The index is comprised of 10 issues: 1) commuting time, 2) time stuck in traffic, agreement that: 3) price of gas is already too high, 4) traffic has gotten worse, 5) start-stop traffic is a problem, 6) driving causes stress, 7) driving causes anger, 8) traffic affects work, 9) traffic so bad driving stopped, and 10) decided not to make trip due to traffic.
Mexico City scored the worst overall, and Sao Paulo’s traffic jams may cover the longest distance. The record for worst traffic jam ever, though, goes to China.
Any solutions to this problem? The BBC report has some ideas:
Professor Barbieri says Sao Paulo has skilled and experienced traffic engineers that somehow manage to get the city to flow, albeit slowly.
“But the big problem is that we Brazilians are terrible with planning and traffic will only become more manageable if we start looking into real long-term solutions.”
But he is also clear that a “more manageable traffic” environment is the best possible scenario that can be achieved.
“No city in the world will ever manage to end congestion because when traffic flows, people are drawn to their cars. The key is to find a balance, the point at which it is worthwhile for commuters to use public transport because it’s faster then driving,” he says.
“That way Sao Paulo needs urgently to invest more in public transport instead of building new roads and expressways that will only be filled up with more cars.”
While the article suggests the local helicopter industry is thriving, it sounds like an opportunity for an enterprising politician or leader to chart a new course.
There are still areas of the planet where people have little contact with the larger world. The country of Brazil has just released photos of some people groups with limited contact in order to draw attention to their condition:
FUNAI has released similar photographs in the past and acknowledged that Peruvian loggers are sending some indigenous people fleeing across the border to less-affected rainforests in Brazil.
The coordinator of Brazil’s Amazon Indian organization COIAB, Marcos Apurina, said he hoped the images would draw attention to the plight of the indigenous peoples and encourage their protection.
“It is necessary to reaffirm that these peoples exist, so we support the use of images that prove these facts. These peoples have had their most fundamental rights, particularly their right to life, ignored — it is therefore crucial that we protect them,” he said.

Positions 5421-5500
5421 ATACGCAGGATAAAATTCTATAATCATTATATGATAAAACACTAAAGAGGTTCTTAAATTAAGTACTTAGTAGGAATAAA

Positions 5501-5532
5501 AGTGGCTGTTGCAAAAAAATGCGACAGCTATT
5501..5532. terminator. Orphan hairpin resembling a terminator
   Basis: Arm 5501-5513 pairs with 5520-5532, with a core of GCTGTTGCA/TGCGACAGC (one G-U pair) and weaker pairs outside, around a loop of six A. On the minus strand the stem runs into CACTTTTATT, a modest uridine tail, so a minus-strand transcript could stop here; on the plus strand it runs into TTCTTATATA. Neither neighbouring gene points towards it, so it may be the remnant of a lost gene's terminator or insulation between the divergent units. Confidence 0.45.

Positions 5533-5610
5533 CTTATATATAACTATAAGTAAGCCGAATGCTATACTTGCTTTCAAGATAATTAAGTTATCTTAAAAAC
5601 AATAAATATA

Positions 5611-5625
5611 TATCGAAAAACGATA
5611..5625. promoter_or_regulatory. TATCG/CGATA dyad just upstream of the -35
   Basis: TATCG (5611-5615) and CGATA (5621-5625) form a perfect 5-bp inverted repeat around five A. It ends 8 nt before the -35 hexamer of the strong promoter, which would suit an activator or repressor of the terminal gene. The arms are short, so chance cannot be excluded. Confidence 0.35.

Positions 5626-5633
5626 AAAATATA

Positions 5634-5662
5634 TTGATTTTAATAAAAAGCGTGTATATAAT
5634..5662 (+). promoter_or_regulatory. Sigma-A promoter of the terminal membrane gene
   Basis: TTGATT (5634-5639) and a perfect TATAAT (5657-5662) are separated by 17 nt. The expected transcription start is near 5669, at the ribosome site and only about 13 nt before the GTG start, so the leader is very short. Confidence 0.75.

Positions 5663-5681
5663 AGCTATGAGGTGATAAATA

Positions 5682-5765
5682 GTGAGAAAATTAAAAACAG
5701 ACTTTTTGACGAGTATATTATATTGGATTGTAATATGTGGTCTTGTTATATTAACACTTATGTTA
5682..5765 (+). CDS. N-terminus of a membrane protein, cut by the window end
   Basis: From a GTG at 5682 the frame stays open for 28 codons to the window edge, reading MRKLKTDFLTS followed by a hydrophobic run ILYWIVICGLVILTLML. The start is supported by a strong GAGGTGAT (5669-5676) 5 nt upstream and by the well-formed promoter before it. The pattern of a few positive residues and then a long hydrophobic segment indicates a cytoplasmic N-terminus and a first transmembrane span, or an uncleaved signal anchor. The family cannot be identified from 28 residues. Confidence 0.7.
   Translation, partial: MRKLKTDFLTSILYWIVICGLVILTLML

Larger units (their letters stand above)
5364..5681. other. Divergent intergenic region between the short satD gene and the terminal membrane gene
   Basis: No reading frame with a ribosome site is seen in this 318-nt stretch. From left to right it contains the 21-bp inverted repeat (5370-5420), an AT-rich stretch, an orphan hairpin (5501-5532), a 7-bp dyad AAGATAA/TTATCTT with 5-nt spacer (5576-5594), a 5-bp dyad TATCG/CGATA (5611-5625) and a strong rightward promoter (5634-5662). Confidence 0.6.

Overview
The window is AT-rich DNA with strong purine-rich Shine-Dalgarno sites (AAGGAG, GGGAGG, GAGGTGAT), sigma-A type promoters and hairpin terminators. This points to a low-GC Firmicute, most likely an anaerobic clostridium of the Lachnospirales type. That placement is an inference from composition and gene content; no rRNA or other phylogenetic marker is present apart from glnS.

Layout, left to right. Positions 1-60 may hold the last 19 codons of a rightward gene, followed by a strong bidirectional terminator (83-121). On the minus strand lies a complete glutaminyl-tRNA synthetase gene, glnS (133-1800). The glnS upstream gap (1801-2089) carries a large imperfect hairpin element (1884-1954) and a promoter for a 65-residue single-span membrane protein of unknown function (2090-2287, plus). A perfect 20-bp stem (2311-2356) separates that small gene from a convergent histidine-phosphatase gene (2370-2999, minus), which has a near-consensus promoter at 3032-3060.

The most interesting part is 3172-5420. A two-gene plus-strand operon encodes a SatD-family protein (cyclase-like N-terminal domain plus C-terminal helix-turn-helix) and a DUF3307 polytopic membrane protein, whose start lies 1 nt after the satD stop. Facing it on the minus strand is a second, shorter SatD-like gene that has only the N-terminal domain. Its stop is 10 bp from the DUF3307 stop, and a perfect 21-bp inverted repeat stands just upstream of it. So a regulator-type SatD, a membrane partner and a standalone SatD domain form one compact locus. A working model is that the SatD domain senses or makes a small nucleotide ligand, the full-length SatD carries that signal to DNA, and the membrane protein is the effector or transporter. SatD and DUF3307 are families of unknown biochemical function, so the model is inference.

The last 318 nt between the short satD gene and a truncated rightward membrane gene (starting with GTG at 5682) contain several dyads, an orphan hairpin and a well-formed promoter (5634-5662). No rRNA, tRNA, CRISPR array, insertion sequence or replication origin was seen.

FUNAI says there are 67 tribes in Brazil that do not have sustained contact with the outside world. Some are often referred to as “uncontacted” tribes even though they have some kind of, albeit limited, contacts.
The future of a number of these groups has been threatened in recent decades primarily by people who want their land, either for its natural resources or who want to convert it into farmland. And there are some interesting discussions about how these cultures can continue to remain fairly distinct from outside influences, even if most now have had some contact with the larger world.
Brazilian coach Carlos Caetano Bledorn “Dunga” Verri has had a successful World Cup run thus far: four matches and four pretty easy wins. For many national coaches, this would lead to general praise from the media and fans.
But not in Brazil. Dunga has been playing with a more defensive-minded system, particularly compared to the attacking-with-flair Brazilian teams of past decades. A quick description of the battle Dunga has been fighting:
Then there were the fans, who almost always favor the spectacular and revel in the nation’s tradition of breathtaking open-field play.
Brazil has always been about offense, offense, offense. It has the deepest pool of talent in which to select a team. Its players pride themselves on creativity.
Even some of the country’s former stars, such as Carlos Alberto, captain of Brazil’s 1970 team, have blasted Dunga:
“I am not confident in this group because our national team do not play Brazilian football…I’m talking about movement and use of the ball. We have good defenders, but the midfielders: if you ask Brazilian kids, who are our midfielders, they shrug their shoulders.”
So if Brazil wins a sixth World Cup title, what then? Will the country celebrate in the same way or will it be considered a less-than-great title? Sports fans can be an interesting lot, particularly when they are used to winning.